A tubelip wrasse using its mucus-coated lips to feed on the surface of corals. Image: Victor Huertas and David Bellwood

Tubelip wrasses live on coral reefs stretching from the eastern coast of Africa to far-flung atolls in the South Pacific. They get their name from their bizarre lips, which are conspicuously curled, making them look like someone glued a PVC pipe onto their face. It’s these lips that allow the wrasse to feed on their favorite food—coral—and scientists have only now detailed how in a new paper in the journal Current Biology, revealing a strange predation mechanism never before described by science. The technique basically involves vanquishing food with a slime-slicked, World’s Worst First Kiss, over and over again.

Coral is an abundant food source on coral reefs, but the stuff isn’t exactly easy to eat. Corals are made up of multitudes of tiny polyps, and each one—like their jellyfish cousins—has a prickly, venomous sting. What little flesh exists continually excretes a film of mucus. To make things worse, the hard, aragonite skeleton of coral is brittle and sharp. Trying to eat a coral is like trying to eat a slippery, ceramic cheese grater that also hates you.

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Unsurprisingly, most fish opt for less complicated meals: Of the thousands of species of coral reef fish, only about 130 of them dare to dine on coral. More than half of these coral-eaters are butterflyfish, which nibble and peck at the reef. Others, like pufferfish, chomp on coral like it’s rock candy, pulverizing it by the mouthful with powerful, beak-like teeth. However, the tubelip wrasse has evolved corallivory down to an art, and unlike all other coral connoisseurs, there’s no munching or crunching required.

This scanning electron microscope image shows a close-up of the mouth of a tubelip wrasse with self-lubricating lips. Image: Victor Huertas and David Bellwood

It all comes down to those lips, which are the most highly-specialized tools found in reef fishes for om-nom-noming on coral. The perpetual pucker is thick, plushy, and extends over the teeth, in stark contrast with their closest relatives, which have thin, retracted lips and protruding teeth. But the lips get even weirder when you zoom in. In their new study, researchers used scanning electron microscopy to get detailed images of the outer surface of the kisser of the southern tubelip (Labropsis australis), revealing a previously unknown and striking feature. The lips are extensively covered in lamellae—thin, tightly stacked ridges or plates of tissue—giving them a deeply grooved or flaked appearance. In biology, lamellae often exist to create a lot of surface area for copious mucus production, and so too it seems for the lamellae-laden lips of the tubelip.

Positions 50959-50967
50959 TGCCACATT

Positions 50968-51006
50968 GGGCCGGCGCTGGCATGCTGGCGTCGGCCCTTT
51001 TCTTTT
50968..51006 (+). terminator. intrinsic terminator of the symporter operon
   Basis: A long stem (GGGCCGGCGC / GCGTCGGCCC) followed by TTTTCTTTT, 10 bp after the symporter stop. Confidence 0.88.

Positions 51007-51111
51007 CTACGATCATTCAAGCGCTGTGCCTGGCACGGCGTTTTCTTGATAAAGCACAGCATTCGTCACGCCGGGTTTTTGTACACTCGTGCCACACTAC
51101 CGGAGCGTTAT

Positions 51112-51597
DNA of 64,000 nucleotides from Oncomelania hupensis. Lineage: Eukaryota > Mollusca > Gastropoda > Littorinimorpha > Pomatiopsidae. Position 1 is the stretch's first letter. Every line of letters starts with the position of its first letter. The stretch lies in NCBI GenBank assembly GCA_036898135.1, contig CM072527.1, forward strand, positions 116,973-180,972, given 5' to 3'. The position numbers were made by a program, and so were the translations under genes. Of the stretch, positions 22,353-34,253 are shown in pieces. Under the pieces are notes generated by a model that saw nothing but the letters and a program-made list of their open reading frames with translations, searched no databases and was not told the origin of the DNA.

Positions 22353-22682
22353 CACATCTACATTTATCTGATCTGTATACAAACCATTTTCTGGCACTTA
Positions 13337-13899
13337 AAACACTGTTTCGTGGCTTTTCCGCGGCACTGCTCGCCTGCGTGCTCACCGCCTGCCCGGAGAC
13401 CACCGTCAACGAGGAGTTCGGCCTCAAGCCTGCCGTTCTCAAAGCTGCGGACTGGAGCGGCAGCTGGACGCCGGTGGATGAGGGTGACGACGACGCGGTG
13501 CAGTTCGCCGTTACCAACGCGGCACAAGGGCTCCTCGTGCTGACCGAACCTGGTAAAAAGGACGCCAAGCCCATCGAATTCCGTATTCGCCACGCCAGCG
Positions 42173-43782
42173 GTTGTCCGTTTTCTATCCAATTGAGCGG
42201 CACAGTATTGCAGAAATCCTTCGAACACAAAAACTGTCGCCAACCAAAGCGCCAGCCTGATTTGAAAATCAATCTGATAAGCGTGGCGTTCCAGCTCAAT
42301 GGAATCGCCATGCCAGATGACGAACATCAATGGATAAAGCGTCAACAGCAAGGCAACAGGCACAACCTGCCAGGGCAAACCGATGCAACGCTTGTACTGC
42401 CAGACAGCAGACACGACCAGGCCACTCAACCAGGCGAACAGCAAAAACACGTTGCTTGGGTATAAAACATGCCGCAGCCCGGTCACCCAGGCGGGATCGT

The researchers took cross-sections of the folds and found they were packed with mucus-producing goblet cells. The resulting slime coating on the fish’s lips is key to how it feeds. When one of these affectionate eaters forcefully smooches a coral, the lip slobber likely has a dual function: The snotty barrier makes much of the polyp’s aggravated stinging fruitless, and it helps make a suction-producing seal on the coral’s own lubricated exterior.

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Video footage of the tubelip wrasse placing a few wet ones on coral shows it sucking up bits of the coral’s yummy mucus and tissues. The researchers note that the fish like to target damaged, mucus-dumping areas of coral—a hint that they may primarily live on coral goop rather than the polyps themselves. Yes, this nasty little Nemo might have a diet made up almost entirely of coral boogers, made possible by its own lip boogers.

Science is just now getting acquainted with the tubelip wrasse’s gross, uncomfortably tender eating habits, highlighting how much we still don’t understand about coral reefs—and how much we stand to lose in the wake of widespread coral bleaching and death. It’s no secret that coral provides critical habitat for reef animals. But plenty of creatures have even more intimate relationships with coral, like the tubelip. Many butterflyfish are ‘obligate corallivores’, meaning that they eat only coral, and often only a select few species. The harlequin filefish (Oxymonacanthus longirostris), prune at Acropora corals partially to absorb their scent, helping them chemically blend in with the reef to avoid predators. If the coral goes, specialized animals like these go with it.

Jake Buehler is a Seattle area science writer with an adoration for the Tree of Life’s weird, wild, and unsung—follow him on Twitter or at his blog.